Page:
Sunday, 12 June 2011

Glaciers Part 6 - Glaciated valleys

A valley glacier changes the cross profile, plan and long profile of a pre-existing river valley down which it moves. The underlying explanation for all three changes is that the glacier occupies and fills the wholes of the valley floor. Ice erosion takes place wherever the ice is in contact with rock, whereas earlier direct erosion by the river took place only in the small part of the valley where the stream was flowing. When ice is present, meltwater streams are everywhere - within the ice, under it and along its sides; therefore, ersoion is no longer concentrated in one place. River water passes through the system quite quickly, but glacier ice is stored in the system for a much longer time. Ice movement is slow but it is inevitable and unyielding; although ice deforms plastically when it flows as its mass pushes it forward in a straight line wherever possible. Rivers naturally swing form side to side and flow around obstacles forming interlocking spurs. Rivers are less powerful than glaciers. However, the protruding spurs of higher land are cut off, or truncated, by the relentless down valley movement of the ice mass of a glacier. The ice takes away the edges of the valley floor and the lower slopes are eroded by glacier movement which creates the flat-floored, steep-sided and straight valley - the classic  feature of a glaciated valley. The previous positions of the interlocking spurs are marked by higher tops to the valley sides. Today's tributary streams cut their small valleys between truncated spurs before dropping down the stepp valley sides as waterfalls. Above that part of the valley filled by ice, high level benches or shoulders of less steep land are sometimes present.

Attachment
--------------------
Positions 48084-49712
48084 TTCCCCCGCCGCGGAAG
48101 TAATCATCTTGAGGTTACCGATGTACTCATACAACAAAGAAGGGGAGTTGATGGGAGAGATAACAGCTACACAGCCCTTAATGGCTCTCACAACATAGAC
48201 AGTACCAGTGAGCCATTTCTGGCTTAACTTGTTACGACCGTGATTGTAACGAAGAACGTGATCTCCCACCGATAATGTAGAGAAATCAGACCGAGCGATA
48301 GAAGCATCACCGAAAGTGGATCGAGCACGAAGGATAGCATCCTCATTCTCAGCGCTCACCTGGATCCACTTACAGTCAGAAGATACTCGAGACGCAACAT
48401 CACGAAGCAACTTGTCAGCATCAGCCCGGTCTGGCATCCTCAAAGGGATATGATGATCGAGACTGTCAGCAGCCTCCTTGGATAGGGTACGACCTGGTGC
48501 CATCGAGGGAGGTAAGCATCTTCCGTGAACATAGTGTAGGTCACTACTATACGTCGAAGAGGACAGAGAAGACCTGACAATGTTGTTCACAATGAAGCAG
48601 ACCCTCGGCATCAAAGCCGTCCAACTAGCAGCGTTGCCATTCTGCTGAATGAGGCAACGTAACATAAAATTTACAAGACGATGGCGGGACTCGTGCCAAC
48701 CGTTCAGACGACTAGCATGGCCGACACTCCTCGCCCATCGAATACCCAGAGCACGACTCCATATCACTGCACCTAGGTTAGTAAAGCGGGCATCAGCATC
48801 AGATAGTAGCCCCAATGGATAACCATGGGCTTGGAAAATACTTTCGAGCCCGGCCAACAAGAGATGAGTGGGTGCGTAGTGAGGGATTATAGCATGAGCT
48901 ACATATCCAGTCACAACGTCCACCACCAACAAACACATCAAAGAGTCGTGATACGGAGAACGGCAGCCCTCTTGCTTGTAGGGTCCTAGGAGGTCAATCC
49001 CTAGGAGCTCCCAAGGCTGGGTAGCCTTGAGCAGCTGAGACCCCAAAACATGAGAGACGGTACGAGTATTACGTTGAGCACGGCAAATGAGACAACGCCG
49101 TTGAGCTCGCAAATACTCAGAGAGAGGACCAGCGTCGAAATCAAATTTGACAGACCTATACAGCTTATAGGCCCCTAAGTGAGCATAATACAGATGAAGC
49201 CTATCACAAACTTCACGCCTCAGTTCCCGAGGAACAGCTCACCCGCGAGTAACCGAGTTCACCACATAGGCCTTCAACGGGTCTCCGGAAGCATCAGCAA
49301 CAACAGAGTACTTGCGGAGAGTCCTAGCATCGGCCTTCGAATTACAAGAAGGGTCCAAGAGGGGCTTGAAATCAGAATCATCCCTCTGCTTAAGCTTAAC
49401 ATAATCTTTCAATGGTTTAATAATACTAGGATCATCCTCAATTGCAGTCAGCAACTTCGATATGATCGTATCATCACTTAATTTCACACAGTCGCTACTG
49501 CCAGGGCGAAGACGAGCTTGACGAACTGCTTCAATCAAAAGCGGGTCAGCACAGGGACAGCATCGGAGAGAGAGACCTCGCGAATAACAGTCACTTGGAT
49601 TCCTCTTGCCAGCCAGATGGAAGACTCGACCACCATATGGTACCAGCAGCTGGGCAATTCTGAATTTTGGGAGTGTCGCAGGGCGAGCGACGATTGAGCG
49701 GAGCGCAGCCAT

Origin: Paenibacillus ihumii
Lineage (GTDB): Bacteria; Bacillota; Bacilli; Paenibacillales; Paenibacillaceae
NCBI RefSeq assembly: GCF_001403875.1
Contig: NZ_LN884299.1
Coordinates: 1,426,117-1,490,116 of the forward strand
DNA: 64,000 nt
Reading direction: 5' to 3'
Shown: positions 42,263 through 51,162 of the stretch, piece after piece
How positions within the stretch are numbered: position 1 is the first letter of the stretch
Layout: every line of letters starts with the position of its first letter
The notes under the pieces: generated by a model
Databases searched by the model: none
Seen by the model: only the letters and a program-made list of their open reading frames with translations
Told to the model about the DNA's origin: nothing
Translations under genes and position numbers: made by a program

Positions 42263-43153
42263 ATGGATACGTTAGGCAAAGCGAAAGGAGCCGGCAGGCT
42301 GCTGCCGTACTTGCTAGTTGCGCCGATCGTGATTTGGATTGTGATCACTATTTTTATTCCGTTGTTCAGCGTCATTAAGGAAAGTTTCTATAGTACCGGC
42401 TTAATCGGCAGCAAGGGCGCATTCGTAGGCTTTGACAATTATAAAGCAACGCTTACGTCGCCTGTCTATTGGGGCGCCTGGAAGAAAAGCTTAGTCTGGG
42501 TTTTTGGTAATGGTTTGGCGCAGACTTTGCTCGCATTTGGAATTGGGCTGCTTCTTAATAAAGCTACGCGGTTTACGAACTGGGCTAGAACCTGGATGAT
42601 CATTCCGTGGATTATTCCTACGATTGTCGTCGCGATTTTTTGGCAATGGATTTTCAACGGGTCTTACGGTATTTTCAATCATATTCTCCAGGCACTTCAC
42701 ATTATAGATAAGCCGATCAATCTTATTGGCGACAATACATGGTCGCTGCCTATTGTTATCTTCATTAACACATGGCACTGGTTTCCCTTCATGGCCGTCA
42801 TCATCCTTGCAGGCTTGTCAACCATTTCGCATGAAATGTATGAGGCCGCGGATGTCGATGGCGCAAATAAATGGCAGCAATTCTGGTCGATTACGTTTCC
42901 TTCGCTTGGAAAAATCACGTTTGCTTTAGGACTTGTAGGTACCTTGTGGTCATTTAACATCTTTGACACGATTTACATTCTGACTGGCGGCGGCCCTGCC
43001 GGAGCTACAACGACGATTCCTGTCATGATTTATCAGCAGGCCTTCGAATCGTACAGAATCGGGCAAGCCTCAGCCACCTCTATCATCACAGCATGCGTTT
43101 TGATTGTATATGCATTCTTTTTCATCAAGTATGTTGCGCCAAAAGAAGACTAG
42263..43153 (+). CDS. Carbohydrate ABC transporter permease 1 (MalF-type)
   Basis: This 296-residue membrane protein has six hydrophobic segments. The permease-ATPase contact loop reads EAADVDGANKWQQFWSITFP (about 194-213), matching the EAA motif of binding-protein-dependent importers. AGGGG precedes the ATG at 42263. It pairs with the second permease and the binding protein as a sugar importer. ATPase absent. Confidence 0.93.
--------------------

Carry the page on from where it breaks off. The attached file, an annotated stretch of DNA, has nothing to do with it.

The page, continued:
The irregular long profile of glaciated valleys requires a seperate explanation. The uneveness of the valley floor is partly a reflection of lithological variations, principaly rock resistance and the degree of joitning (a little test to see how much of that 'Geology for Geographers' lesson we had a while ago you can remember!). Soft and well jointed rocks are vulnerable to severe abrasion and plucking. Once a rock basin begins to form, some of the characteristics of ice flow increase its size. For example, extending flow increases ice thickness as it fills the hollow. This increases the weight for abrasion, and leads to more pressure melting at the base of the glacier which encouragesplucking. Another reason for the localized valley deepening is additions of ice. A steep drop in level often occurs towards the head of the valley after cirque glaciers and ice caps increase the size of the glacier in the main valley, theerby giving a increasing its erosive ability.Tributary glaciers joining the main glacier lower down the valley have a similar effect. Hard rock outcrops reduce the valley's width, constricting the glacier, but speding up its rate of erosion as it forces its way through. Where the glacier has melted it can no longer erode and so rock lips or rock bars form (rotational slip also contributes to their formation). Rock bars also form on the seaward edge of a fjord near to the maximum extent reached by the glacier.

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